Mobile money supporters often tout the benefits of using transfer services to facilitate remittances. Many users are migrants who made the financial investment to live in a Western country and send financial resources back home. But that is only part of the story. According to a 2010 UN report , the number of South-to-South migrants (73 million) in 2010 was only slightly less than South-to-North migrants (74 million) worldwide. In Africa, one-tenth of remittances come from within the continent, and South Africa (a destination country) sees most of its remittances flow to neighboring countries. Where the people go, the money follows. The World Bank estimates the value of South-to-South remittances between $17.5 billion and $55.4 billion, or in other terms, 9 to 30% of all remittance traffic to developing countries.
Sending these payments is not cheap – the average global money transfer fee is 9% while the average fee to send funds within South-South corridors is 12%. Africa in particular is one of the most expensive remittance markets in the world (see figure). Currency conversions can be costly and many countries have strict regulations on cross-border transfers, which are meant to curb illicit money flows but in practice also prohibit open markets and competition. The lack of multiple service providers (in West Africa, 70% of payments are handled by one money transfer operator) puts the burden of high fees on the customer and pushes those who cannot afford them to use informal remittance channels.
There is untapped potential for both poverty alleviation and profit in making the flow of money faster and cheaper. A recent report from the Gates Foundation estimates that the “total volume of long-distance payments is $760 billion, and 50 to 60 percent of the transactions are in cash. With a conservative estimate of revenues at 2 percent of volume, this results in annual revenues of about $6.6 billion from electronic payments.” Clearly service providers have much to gain from mobile payments going to scale but so do countries themselves – in many instances, remittances represent a large part of GDP and often exceed foreign direct investment. If money becomes cheaper to send, the Kenyan example suggests that migrants will send more of it. If we consider migration a strategy for household financial investment – as Michael Clemens and Tim Ogden argue migrant-sending households do – then reducing the costs associated with that investment provides families higher returns.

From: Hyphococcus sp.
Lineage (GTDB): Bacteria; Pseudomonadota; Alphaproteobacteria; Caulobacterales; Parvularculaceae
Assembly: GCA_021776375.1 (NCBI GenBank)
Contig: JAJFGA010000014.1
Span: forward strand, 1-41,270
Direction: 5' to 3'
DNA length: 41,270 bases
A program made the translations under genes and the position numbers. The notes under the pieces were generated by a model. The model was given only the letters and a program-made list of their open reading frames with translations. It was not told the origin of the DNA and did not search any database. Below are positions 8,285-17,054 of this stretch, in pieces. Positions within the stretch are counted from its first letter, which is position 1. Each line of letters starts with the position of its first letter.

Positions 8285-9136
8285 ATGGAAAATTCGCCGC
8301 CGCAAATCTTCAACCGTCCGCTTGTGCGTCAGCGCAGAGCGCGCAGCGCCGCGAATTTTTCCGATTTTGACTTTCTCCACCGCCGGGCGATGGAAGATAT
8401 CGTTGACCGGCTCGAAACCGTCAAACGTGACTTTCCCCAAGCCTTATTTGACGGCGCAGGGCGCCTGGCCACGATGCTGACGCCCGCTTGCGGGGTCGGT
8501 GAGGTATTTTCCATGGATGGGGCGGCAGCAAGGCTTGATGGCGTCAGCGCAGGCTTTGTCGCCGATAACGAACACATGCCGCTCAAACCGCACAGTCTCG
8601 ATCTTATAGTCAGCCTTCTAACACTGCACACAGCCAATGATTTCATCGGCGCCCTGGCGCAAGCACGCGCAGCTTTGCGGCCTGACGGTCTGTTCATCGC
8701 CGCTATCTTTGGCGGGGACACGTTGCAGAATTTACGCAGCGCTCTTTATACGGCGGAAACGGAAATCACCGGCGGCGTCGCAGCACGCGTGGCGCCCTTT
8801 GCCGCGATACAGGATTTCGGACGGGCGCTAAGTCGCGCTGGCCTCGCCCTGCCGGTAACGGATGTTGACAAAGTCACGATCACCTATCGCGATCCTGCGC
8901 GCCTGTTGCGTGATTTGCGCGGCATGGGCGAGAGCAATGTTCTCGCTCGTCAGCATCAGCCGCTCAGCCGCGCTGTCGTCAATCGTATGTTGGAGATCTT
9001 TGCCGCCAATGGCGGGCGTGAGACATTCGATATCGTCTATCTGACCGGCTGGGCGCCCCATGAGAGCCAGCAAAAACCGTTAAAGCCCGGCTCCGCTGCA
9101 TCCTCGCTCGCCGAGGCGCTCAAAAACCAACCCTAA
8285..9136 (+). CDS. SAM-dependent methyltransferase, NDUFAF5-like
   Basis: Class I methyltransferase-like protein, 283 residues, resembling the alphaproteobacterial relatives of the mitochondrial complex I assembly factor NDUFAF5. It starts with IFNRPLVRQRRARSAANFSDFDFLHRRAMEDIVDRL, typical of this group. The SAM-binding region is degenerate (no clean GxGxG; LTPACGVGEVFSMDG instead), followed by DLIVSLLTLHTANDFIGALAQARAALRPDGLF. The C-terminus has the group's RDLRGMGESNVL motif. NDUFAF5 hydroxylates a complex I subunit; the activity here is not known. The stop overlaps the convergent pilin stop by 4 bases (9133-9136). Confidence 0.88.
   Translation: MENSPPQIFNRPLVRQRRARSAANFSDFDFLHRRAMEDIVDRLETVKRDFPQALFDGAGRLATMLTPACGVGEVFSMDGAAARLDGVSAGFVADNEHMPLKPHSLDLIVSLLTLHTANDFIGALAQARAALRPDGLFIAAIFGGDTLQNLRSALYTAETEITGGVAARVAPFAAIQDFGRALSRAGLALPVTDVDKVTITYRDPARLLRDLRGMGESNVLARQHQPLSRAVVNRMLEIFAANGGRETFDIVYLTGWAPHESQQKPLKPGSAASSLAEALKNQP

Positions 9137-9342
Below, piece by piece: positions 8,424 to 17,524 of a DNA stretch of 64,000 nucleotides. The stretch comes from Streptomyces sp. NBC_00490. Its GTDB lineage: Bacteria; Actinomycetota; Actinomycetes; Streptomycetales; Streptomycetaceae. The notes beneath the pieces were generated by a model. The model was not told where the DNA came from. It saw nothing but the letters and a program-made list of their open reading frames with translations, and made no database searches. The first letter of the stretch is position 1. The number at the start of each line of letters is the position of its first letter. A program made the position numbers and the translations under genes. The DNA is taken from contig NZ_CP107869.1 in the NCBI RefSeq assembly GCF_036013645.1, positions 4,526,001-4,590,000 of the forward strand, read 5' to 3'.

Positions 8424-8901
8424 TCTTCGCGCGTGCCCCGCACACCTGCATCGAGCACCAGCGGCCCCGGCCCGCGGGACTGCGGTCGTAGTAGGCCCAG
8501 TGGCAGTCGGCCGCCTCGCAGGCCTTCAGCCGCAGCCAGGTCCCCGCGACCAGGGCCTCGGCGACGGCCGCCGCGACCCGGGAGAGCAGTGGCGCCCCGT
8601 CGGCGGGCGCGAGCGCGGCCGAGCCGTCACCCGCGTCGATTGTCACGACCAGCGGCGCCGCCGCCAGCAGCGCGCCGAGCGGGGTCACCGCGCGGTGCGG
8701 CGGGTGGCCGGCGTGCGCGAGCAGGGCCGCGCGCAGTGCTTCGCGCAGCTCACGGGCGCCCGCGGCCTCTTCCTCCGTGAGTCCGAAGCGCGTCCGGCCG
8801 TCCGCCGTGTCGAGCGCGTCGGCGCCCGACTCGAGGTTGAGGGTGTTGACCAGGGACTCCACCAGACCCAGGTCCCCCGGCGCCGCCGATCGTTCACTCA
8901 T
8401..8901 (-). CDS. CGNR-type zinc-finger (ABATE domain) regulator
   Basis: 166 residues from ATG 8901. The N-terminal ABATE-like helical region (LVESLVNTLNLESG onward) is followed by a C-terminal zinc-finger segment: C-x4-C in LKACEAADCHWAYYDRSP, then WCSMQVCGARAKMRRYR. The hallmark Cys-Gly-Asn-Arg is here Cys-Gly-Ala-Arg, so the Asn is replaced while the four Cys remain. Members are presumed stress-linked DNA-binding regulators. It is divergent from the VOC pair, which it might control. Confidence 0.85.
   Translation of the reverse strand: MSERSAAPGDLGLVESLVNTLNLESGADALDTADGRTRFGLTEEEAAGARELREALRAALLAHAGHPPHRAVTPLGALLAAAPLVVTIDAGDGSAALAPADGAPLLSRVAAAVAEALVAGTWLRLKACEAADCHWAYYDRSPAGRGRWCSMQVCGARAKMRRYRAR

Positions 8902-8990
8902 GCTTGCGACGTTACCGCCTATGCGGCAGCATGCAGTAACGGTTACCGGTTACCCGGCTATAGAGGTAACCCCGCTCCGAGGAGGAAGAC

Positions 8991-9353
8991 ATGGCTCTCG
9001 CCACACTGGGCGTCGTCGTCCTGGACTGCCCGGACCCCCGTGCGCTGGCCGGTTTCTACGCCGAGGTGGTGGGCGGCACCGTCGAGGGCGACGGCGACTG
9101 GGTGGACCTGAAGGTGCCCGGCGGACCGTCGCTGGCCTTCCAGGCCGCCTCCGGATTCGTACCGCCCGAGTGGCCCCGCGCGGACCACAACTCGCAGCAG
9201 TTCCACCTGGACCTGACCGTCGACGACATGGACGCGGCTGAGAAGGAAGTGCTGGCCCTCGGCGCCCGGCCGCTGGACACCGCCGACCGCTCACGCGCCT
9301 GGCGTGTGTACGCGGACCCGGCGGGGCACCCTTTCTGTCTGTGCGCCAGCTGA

French telecom operator Orange is a pioneer in the South-South remittance market. Last July, Orange launched an international money transfer service that allows customers to send funds between Mali, Senegal, and Cote D’Ivoire using only their mobile phones. (The three countries have a long history of intraregional migration, and share a common language and currency.) While other telecom operators provide some remittance feature, usually within the mobile-to-bank account or mobile-to-agent models, the Orange service is the first international, direct mobile-to-mobile transfer system. In 2012 remittance flows from Cote D’Ivoire to Mali alone were $153 million (compare that to flows from France to Mali at just $73 million) so there is big earnings potential for Orange, whose spokesperson told us by email that the service sends roughly 1,000 transactions per day. Mobile operator Tigo ( subsidiary of Luxembourg-based Millicom) announced this week that it too is providing the a mobile-to-mobile service but with a currency conversion feature for transfers between Rwanda and Tanzania. It will be interesting to see if other mobile operators leverage their existing African networks (MTN and Orange operate in 17 countries on the continent, Vodafone in 8 and Africa’s mobile phone penetration rate is 63%) to provide similar service as the remittance digital remittance market grows in the coming years.